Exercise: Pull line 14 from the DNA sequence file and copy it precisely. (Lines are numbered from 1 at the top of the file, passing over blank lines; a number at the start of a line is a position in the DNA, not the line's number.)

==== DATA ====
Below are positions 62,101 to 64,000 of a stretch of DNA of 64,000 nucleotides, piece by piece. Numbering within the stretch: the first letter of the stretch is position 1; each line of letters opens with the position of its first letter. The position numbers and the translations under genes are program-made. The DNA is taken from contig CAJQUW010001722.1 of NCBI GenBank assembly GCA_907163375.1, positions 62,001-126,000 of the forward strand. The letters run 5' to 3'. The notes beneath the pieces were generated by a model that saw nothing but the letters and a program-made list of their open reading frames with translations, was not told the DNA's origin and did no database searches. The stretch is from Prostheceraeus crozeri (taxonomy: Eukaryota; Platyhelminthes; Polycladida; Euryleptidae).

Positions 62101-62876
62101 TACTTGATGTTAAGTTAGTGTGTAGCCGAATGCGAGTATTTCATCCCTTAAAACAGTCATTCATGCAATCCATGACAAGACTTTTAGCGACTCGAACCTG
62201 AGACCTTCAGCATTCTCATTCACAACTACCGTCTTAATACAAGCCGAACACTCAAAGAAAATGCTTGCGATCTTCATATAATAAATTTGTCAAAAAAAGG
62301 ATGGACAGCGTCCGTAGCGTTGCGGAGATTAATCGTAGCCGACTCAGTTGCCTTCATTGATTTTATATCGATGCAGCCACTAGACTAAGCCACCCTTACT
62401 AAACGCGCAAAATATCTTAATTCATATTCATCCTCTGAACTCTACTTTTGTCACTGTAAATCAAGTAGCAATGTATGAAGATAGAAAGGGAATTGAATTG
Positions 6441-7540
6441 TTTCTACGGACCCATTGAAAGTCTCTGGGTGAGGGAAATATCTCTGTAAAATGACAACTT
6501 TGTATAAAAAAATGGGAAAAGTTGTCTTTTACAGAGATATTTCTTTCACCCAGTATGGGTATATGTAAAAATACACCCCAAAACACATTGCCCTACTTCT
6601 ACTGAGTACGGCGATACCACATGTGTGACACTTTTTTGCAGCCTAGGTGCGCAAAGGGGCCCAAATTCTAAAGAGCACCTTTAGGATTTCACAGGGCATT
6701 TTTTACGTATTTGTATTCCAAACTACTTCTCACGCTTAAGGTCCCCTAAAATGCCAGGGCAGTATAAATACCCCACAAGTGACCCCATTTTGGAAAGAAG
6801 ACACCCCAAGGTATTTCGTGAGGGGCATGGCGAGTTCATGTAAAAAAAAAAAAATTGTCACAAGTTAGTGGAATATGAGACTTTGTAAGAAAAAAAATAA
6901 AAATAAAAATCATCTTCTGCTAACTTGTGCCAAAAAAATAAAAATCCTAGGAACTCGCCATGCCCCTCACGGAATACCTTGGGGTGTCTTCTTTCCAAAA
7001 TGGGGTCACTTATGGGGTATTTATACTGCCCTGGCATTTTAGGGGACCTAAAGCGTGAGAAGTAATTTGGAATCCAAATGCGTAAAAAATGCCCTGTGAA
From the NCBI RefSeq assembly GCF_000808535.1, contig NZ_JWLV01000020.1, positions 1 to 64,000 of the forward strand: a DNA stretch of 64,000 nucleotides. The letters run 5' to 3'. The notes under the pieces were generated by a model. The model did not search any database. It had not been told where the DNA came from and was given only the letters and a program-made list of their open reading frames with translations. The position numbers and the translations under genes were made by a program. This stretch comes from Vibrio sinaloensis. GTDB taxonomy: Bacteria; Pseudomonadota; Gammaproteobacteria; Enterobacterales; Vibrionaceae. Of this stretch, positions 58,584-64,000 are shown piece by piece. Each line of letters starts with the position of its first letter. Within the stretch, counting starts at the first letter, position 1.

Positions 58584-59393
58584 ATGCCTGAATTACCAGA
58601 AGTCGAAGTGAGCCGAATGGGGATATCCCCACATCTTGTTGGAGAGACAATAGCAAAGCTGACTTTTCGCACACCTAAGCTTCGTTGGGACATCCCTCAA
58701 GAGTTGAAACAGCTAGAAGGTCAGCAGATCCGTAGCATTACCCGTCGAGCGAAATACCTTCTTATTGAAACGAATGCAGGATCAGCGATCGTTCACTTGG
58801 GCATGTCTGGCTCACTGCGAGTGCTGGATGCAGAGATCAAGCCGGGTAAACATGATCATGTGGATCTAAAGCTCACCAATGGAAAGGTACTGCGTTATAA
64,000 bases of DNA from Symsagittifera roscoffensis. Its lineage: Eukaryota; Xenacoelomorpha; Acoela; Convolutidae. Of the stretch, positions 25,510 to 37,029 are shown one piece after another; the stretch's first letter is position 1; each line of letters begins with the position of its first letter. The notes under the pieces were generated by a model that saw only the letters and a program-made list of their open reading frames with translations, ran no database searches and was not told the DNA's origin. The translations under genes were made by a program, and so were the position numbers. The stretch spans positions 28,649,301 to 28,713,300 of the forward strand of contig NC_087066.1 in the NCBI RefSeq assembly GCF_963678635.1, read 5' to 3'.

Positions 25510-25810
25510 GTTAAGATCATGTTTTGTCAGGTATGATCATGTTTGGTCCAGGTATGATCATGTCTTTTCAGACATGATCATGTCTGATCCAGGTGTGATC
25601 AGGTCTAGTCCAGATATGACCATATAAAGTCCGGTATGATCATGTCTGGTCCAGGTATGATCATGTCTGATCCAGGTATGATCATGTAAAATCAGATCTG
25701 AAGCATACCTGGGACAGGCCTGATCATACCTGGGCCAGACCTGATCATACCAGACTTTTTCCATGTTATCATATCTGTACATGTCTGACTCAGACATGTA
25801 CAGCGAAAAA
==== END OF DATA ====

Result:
7001 TGGGGTCACTTATGGGGTATTTATACTGCCCTGGCATTTTAGGGGACCTAAAGCGTGAGAAGTAATTTGGAATCCAAATGCGTAAAAAATGCCCTGTGAA